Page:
'I did not bully members of the board'

Ellen Tshabalala is the last witness to appear before Parliament's inquiry into the SABC board before it starts drafting its preliminary report.

A screengrab of former SABC board chairperson Ellen Tshabalala answering questions in Parliament.

PARLIAMENT - Former South African Broadcasting Corporation (SABC) board chairperson Ellen Tshabalala has denied bullying board members into appointing Hlaudi Motsoeneng as chief operating officer (COO).

Tshabalala is the last witness to appear before Parliament's inquiry into the SABC board before it starts drafting its preliminary report.

Tshabalala presided over an emergency board meeting called in July 2014 to discuss two issues; the Public Protector's damning report on the SABC and “the COO matter”.

Earlier in the hearings, some board members claimed Tshabalala bulldozed them.

But she insists that’s not true: “I reserve my rights, but to answer your question, I did not bully members of the board. Members had the right to voice their views and they did so without any pressure.”

Evidence leader Nthuthuzelo Vanara read from board minutes the complaint of a former board member that he felt he’d been shut down during the board meeting.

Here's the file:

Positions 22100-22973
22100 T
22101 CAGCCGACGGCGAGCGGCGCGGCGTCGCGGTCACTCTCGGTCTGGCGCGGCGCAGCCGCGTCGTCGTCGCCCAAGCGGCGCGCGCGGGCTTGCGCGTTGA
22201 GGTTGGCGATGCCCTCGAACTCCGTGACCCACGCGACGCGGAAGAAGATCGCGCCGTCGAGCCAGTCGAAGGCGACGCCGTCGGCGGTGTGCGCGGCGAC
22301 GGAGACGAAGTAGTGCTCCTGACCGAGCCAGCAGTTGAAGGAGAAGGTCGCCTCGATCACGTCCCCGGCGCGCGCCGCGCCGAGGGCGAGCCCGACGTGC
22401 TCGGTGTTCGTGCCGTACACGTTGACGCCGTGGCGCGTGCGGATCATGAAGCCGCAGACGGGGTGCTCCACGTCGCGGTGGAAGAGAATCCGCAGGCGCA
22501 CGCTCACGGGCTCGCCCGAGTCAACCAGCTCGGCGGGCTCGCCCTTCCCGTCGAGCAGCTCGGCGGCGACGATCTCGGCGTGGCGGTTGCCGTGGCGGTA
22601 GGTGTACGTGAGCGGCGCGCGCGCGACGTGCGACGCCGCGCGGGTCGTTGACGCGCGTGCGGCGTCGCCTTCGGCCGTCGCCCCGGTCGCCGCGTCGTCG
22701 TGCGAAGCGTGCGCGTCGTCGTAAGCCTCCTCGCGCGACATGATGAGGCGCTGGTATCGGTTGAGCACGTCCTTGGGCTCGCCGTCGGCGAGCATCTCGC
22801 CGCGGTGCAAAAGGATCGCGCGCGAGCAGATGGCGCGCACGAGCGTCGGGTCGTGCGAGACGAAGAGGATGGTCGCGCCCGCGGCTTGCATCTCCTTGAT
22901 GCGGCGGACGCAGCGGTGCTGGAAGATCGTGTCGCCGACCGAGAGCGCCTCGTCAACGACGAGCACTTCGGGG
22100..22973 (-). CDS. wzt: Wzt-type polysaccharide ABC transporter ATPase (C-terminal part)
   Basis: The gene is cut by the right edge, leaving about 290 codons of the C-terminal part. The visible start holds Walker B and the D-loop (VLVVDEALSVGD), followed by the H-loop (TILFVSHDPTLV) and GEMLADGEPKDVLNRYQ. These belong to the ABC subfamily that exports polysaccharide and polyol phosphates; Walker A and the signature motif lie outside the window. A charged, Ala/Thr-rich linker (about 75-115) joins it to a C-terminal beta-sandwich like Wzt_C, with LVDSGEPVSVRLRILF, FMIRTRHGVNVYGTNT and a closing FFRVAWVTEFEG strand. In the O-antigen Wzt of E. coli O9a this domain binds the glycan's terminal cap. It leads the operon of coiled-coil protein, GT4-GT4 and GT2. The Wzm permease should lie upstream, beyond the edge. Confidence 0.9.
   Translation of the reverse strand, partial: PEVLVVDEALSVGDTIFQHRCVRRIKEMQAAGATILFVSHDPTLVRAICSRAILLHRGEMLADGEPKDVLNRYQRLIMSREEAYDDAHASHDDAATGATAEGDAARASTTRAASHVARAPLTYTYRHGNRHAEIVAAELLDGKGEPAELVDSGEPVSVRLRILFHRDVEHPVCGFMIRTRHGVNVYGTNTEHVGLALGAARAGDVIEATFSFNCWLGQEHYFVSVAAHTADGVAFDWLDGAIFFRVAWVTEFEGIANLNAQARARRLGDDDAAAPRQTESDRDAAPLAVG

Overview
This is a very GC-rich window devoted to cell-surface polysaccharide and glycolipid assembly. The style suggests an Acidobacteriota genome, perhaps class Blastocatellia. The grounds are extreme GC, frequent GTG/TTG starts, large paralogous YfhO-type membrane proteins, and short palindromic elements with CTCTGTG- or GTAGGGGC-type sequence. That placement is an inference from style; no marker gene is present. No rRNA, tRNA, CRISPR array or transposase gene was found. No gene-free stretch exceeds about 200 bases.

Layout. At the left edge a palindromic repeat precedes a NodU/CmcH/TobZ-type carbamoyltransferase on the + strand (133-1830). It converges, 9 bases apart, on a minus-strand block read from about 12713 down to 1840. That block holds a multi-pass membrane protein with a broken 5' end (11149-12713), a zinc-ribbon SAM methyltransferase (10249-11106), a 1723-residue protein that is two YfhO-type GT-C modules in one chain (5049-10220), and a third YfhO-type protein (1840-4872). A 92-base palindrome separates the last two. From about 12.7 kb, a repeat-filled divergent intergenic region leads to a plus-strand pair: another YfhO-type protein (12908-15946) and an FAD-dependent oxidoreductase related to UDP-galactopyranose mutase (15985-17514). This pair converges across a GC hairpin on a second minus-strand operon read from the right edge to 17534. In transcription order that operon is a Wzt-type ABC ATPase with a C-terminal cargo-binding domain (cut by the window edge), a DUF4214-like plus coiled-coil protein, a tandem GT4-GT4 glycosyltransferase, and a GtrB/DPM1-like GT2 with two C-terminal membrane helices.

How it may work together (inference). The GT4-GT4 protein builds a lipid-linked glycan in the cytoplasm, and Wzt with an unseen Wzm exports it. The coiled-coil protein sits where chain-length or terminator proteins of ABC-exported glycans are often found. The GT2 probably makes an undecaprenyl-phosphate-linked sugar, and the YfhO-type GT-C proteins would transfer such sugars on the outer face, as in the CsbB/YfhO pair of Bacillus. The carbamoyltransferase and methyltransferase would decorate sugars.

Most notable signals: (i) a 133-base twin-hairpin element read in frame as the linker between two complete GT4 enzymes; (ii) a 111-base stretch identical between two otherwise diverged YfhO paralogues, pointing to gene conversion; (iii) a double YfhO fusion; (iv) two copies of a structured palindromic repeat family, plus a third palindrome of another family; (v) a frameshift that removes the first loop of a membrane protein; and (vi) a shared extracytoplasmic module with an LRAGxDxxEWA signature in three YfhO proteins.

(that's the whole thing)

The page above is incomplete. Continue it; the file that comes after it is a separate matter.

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Tshabalala also admitted to having to deal with political pressure that she says came from the African National Congress, South African Communist Party and the Democratic Alliance.

This is in stark contrast to her predecessor Dr Ben Ngubane who earlier told MPs there was no political interference in the affairs of the public broadcaster during his tenure.

Inquiry chairperson Vincent Smith asked Tshabalala whether she was surprised by Ngubane’s statement: “The fact that Dr Ngubane said that there was no political interference, is that a surprise to you? Because in your tenure all of a sudden things changed, almost 360 degrees. Are you surprised by the statement that he made?”

Tshabalala responded by saying: “I’m not surprised, it could’ve been at a level where he wasn’t faced with issues that would’ve raised suspicions. But in my tenure there was a lot of political interference.”

(Edited by Zamangwane Shange)